On the second layer: We’re pretending to attack the town, what do we do next?

On the third layer: How far do we take this farce and is it even moral and right to do so?

But to write the movie off as bullshit because of the twist is to miss those deeper conversations that were actually happening the whole time.

Did I once think the movie was better when I liked only half the movie: the half when it treated the monsters as real? Yes. But to leave it at that: a movie about a town dealing with a monster problem… it’s simple. It has potential. But it’s simple. How many times has the good little town/group of friends/strangers battle the evil invading force, though? How many times does that plot turn into most of the people dying, with Evil being defeated (or at least, leaving just enough left over to come back for a sequel)?

Here, Shyamalan took the story to a new level, examining the nature of innocence, of lies for a greater good, of the way those lies, which were in good faith, can turn right back to the very evil they were attempting to avoid. In a very post-9/11 movie, this was an examination of governmental lies, order, intention, backfired intention, conspiracy, innocence, and endurance. Especially reflecting on the Village as a post-9/11 movie, there’s something that really comes alive here.

The alternative though, the one without the twist… it’s probably just another random, meaningless thriller with some monsters.

The Frights

The other problem the Village quickly runs into, on the heels of it being a Shyamalan film, is that it’s a thriller. It deals with scary elements. And, as I’ve discussed in many a review before, scares are hard on critics. People go to scary movies to get scared. Everyone is scared by something different. And so, movies or television shows judged on their scare merit alone are apt to have a very divided audience.

I, personally, thought these monsters were very effective. Shyamalan’s monster imagery was great. Hooded, red-cloaked beasts with strange quills coming from their backs, slowly stalking a sleepy town, lit by torch-light amongst the spindly tree branches? I’m in. And, to boot, Shyamalan shot it very effectively, showing just enough to make the monsters frightening, but not so much that we saw too much and lost our suspension of disbelief.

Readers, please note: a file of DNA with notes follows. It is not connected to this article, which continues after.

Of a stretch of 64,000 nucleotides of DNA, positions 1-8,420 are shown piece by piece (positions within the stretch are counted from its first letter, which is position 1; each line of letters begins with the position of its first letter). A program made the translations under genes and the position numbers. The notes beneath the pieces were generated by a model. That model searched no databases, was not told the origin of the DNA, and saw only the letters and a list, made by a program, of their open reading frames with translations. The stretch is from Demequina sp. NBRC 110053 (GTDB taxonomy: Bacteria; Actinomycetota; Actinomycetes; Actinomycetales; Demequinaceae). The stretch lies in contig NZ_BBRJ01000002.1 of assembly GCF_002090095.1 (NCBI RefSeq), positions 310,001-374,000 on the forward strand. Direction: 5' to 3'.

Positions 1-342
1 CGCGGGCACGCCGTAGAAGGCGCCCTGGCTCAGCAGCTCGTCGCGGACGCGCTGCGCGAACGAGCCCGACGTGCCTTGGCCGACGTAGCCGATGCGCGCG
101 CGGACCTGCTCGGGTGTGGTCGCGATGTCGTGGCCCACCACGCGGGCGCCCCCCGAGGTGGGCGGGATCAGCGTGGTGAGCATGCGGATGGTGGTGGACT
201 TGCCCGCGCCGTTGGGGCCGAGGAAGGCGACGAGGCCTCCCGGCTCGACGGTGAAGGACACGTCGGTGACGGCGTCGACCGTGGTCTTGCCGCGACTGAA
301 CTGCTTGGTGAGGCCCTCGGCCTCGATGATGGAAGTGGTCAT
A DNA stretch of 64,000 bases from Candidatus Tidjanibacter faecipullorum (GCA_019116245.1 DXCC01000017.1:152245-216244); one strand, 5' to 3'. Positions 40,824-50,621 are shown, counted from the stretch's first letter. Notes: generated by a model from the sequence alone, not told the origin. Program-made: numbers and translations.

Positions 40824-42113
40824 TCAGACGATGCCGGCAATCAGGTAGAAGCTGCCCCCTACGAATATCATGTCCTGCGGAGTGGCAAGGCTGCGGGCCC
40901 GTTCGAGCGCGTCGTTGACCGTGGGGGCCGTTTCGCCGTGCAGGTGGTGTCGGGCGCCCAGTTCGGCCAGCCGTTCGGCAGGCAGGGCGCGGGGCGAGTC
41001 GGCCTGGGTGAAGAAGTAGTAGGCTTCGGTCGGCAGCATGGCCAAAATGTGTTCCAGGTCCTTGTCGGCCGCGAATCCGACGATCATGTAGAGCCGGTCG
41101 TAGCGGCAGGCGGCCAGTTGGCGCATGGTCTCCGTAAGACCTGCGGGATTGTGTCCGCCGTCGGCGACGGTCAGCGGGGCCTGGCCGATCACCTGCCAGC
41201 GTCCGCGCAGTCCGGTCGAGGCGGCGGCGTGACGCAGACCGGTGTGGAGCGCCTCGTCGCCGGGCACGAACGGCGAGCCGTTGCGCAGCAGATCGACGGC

Now, that effect was lost toward the end, when Adrian Brody Monster did his sprint toward Bryce Dallas Howard. A little too tribal-looking. A little too much shown. But first, that thing was fucking creepy before the sprint, when it stood, hunched, while we waited to see what it would do. When too much was shown, we were only moments from learning that it wasn’t as it seemed anyway.

And certainly, while looking at the scares, I have to consider my earlier viewpoints, yes, maybe having a second twist was bothersome — how many times does Shyamalan have to twist it for us? It seems more gimmicky when it’s real — nope, not real — real — just kidding, not. And look, now it’s the modern day!

But when you’ve moved past the first screening, and you go along with the story rather than watching for twists, it actually works.

It works because Shyamalan is actually a really good writer (or used to be). Here, he wrote a movie that took its time, with each scene and shot being both gorgeous and deliberate. His use of parallelism was what tied this movie together so nicely.

The Filming

Examples: The scene in which Ivy and Noah had a footrace: simple, fun, you got to know these two’s relationship. It was paralleled at the end as Noah-Monster, mentally challenged and playing a prank, tried to lure Ivy into another footrace.